• 2 foxes in 5 (adjacent) holes

    From henhanna@gmail.com@21:1/5 to All on Tue Jun 7 17:06:22 2022
    (this variation is pretty good)


    Consider five holes in a line. One of them is occupied by a fox.
    Another one is occupied by another fox.
    (A hole is big enough to contain only 1 fox)

    Each night, the foxes don't move, OR
    one fox moves to the hole on the right.

    Each morning, you get to inspect 2 holes of your choice.

    What strategy would ensure that both foxes are (eventually)
    simultaneously discovered ?

    ______________________

    2 foxes in 3 (adjacent) holes
    2 foxes in 4 (adjacent) holes
    2 foxes in 5 (adjacent) holes

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  • From Edward Murphy@21:1/5 to henh...@gmail.com on Sun Jun 12 14:41:31 2022
    On 6/7/2022 5:06 PM, henh...@gmail.com wrote:

    Consider five holes in a line. One of them is occupied by a fox.
    Another one is occupied by another fox.
    (A hole is big enough to contain only 1 fox)

    Each night, the foxes don't move, OR
    one fox moves to the hole on the right.

    Each morning, you get to inspect 2 holes of your choice.

    What strategy would ensure that both foxes are (eventually)
    simultaneously discovered ?

    Label the holes A (left) through E (right). Then this corresponds to a
    single fox and ten holes:

    DE
    CD CE
    BC BD BE
    AB AC AD AE

    where each morning you get to inspect one hole, and each night the fox
    either stays put or moves one hole right or moves one hole up.

    One possible strategy: Inspect holes AB AC AD AE BC BD BE CD CE DE in
    that order. The fox can never move to a hole you already inspected
    before you find it. (Not necessarily optimal. Takes 10 inspections, e.g.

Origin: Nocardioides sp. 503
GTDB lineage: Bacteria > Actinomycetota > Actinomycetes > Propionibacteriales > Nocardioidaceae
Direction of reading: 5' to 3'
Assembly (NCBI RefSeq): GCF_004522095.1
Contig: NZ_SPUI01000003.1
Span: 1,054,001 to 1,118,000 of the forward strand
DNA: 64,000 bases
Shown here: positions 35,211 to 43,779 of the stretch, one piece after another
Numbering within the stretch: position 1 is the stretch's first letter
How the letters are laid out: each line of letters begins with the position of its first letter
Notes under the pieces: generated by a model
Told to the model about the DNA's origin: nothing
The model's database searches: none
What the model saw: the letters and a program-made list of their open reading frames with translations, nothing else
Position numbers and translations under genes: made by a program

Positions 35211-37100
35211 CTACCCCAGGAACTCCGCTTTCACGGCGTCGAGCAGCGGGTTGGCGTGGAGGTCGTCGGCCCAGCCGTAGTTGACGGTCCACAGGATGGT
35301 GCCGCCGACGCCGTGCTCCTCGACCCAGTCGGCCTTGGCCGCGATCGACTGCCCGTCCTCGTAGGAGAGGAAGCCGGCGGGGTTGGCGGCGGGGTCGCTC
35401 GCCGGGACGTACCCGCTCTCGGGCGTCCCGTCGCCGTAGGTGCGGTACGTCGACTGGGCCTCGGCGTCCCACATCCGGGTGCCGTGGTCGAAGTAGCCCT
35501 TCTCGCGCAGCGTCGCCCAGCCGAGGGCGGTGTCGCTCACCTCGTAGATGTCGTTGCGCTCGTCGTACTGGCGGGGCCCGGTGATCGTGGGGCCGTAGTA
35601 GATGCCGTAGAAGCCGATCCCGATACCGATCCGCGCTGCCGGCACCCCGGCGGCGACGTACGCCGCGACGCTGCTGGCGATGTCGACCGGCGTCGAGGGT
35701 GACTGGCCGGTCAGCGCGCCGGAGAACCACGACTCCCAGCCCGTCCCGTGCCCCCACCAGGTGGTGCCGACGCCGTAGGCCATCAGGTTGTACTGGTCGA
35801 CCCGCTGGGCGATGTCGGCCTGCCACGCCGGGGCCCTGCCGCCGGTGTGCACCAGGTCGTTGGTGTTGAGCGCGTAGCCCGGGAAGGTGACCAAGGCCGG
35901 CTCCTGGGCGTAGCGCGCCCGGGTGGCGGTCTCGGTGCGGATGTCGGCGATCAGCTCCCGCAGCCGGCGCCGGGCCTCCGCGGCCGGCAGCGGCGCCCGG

if the fox started in DE and stayed there the whole time.)

    This generalizes to any number of foxes (f) and any number of holes (h),
    which corresponds to one fox and a larger number of holes in an
    f-dimensional layout, where each night the fox either stays put or
    moves one hole in the positive direction along some axis. The larger
    number of holes is somewhat larger than (h^f)/f, and a good bit less
    than h^f; not sure how to find a closed-form representation.

    This works even if each inspection only tells you either "you found
    both foxes" or "you didn't find both foxes". If you get more detail,
    e.g. "the hole on the left contained a fox", then you may be able to
    narrow things down more quickly.

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  • From henhanna@gmail.com@21:1/5 to Edward Murphy on Sun Jun 12 19:41:45 2022
    On Sunday, June 12, 2022 at 2:41:37 PM UTC-7, Edward Murphy wrote:
    On 6/7/2022 5:06 PM, henh...@gmail.com wrote:

    Consider five holes in a line. One of them is occupied by a fox.
    Another one is occupied by another fox.
    (A hole is big enough to contain only 1 fox)

    Each night, the foxes don't move, OR
    one fox moves to the hole on the right.

    Each morning, you get to inspect 2 holes of your choice.

    What strategy would ensure that both foxes are (eventually)
    simultaneously discovered ?


    Label the holes A (left) through E (right). Then this corresponds to a
    single fox and ten holes:

    . . . . . . DE
    . . . . CD CE
    . . BC BD BE
    AB AC AD AE